Century High School Principal Chuck Briscoe recalled thinking Ellsworth wouldn't be teaching much longer after a fundraiser in spring of 2008.
"I just hoped to heck that through some miracle she would be back in the fall and that was last year. Through setback after setback, it's an amazing thing that she's still here," said Briscoe, who called Ellsworth a source of inspiration. "The neatest thing about her is she has never complained and she certainly has every right in the world to do so. She has lot of chances where she could have complained or given up but she never has.
"Knowing some of the stuff she is going through, when you think of your own problems it feels kind of a pebble in a shoe and she's shoving a boulder around," Briscoe said.
Not only a job, a passion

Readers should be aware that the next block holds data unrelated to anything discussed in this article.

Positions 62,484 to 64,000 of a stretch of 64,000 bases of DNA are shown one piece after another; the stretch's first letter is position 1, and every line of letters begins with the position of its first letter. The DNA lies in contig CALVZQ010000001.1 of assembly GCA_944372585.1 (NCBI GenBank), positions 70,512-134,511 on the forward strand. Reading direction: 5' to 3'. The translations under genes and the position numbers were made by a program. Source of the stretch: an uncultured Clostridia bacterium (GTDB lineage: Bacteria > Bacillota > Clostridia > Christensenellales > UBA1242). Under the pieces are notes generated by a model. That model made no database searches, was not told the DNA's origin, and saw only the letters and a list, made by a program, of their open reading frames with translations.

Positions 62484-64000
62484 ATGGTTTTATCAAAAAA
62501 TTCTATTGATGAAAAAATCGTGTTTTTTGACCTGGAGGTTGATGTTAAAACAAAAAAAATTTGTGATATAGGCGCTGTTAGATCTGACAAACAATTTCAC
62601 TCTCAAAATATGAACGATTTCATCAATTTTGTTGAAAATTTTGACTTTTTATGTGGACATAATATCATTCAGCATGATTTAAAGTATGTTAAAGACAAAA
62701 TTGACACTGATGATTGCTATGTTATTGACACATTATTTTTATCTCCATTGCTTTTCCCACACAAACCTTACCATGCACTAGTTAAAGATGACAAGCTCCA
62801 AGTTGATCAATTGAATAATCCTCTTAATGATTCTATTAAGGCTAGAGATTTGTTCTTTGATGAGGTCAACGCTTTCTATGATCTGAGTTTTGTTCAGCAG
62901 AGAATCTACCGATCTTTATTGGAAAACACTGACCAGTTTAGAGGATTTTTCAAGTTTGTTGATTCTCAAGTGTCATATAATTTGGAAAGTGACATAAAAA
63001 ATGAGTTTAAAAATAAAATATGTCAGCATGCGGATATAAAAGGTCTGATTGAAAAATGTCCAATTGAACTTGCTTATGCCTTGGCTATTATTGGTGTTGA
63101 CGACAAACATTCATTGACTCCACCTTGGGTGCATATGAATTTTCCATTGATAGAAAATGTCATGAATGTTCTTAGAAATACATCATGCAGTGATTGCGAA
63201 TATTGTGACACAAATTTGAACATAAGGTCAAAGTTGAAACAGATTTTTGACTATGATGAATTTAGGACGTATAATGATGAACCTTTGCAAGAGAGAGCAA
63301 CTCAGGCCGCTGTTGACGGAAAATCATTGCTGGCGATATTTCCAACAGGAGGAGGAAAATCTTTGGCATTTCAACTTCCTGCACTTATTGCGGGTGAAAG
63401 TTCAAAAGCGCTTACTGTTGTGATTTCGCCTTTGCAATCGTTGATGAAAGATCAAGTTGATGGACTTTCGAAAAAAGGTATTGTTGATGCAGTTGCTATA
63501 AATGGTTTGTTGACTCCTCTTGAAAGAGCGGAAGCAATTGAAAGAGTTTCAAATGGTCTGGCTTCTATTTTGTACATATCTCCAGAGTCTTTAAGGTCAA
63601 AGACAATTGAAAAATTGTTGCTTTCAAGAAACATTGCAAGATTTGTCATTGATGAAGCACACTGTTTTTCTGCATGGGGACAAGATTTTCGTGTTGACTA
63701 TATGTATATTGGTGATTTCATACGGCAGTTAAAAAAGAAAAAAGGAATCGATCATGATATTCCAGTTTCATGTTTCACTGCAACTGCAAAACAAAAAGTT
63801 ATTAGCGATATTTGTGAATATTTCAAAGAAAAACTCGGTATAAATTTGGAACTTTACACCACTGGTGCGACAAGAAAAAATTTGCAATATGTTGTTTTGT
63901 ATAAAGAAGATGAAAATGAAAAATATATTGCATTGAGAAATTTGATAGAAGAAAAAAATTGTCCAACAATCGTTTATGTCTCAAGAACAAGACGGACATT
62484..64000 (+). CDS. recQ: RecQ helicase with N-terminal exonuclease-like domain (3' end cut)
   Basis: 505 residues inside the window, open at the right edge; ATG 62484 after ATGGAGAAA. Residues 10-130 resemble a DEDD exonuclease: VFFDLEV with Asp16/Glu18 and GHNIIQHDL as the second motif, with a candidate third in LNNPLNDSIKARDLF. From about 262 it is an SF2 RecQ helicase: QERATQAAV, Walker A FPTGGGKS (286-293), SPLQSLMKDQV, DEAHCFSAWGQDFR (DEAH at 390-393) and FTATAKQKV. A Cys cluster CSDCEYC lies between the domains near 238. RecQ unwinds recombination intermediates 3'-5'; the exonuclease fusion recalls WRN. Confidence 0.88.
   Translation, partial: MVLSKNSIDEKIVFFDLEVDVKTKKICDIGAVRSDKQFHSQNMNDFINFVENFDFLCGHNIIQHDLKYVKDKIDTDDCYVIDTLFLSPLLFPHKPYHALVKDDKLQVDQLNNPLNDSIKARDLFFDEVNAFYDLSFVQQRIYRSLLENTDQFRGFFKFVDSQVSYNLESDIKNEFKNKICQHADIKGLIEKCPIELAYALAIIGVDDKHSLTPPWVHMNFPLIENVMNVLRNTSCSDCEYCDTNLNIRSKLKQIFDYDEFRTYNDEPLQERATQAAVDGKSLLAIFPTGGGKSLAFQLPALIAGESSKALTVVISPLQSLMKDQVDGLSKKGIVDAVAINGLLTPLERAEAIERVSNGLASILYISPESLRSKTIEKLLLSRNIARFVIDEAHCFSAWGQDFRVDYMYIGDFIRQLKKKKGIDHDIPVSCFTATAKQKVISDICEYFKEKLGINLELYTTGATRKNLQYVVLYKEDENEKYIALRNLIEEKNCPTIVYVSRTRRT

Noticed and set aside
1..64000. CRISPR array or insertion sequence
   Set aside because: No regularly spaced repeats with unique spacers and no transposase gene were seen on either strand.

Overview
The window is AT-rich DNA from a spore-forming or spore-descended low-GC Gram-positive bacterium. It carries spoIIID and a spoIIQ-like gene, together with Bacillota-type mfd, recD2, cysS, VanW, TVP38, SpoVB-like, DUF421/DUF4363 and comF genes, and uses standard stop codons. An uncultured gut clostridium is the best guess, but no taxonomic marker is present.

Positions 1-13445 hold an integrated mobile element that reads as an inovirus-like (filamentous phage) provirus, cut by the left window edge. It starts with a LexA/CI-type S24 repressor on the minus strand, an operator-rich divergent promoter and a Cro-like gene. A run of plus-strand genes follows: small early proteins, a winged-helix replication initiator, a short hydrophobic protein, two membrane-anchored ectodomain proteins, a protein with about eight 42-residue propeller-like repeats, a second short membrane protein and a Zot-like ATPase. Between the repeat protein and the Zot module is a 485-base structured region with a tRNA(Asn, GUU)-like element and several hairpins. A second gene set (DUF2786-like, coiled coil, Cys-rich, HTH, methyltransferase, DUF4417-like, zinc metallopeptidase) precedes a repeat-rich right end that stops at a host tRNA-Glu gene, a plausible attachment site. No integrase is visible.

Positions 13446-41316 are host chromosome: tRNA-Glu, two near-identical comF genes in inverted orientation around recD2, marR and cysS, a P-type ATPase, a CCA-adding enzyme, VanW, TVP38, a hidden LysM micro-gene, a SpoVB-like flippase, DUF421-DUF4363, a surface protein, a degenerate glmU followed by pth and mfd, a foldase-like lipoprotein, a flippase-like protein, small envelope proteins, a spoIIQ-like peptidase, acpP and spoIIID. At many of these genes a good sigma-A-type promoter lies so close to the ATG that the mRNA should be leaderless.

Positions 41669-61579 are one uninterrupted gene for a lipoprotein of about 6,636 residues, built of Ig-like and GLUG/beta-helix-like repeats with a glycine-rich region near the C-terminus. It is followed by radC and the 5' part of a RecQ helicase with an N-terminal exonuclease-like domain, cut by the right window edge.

Last week, Ellsworth helped her ninth-grade physical science students prepare for a test. Similar to any classroom, a group of inquiring minds formed at the teacher's desk, a line comparable to the corral at the Department of Motor Vehicles.
It's hard not to catch a double meaning in signs posted on the classroom's walls: Believe in yourself -- you can do it. Push aside the fear of failure. Prioritize: What is most important?
One by one, each question gets answered, each student gets helped. Above all, that's what gets Ellsworth through the day. Not her own personal fight, but the struggle to educate students of the Internet age.
It's all about helping a struggling student finally have that "aha" moment, Ellsworth said. She describes her work as not only a job, but also her hobby.
"If I get some ideas across to as many kids as I can, or even to that one kid who thinks they don't understand anything about science, that's what keeps me going," she said. "They may not remember exactly what they learned. They may not remember the exact lesson, but my hope is they take away some of those skills."
Most ninth-graders don't know too much about lymph nodes, tumors and metastasis.
"Here, I can focus on what I'm doing," Ellsworth said. "(Cancer) doesn't matter when I'm here."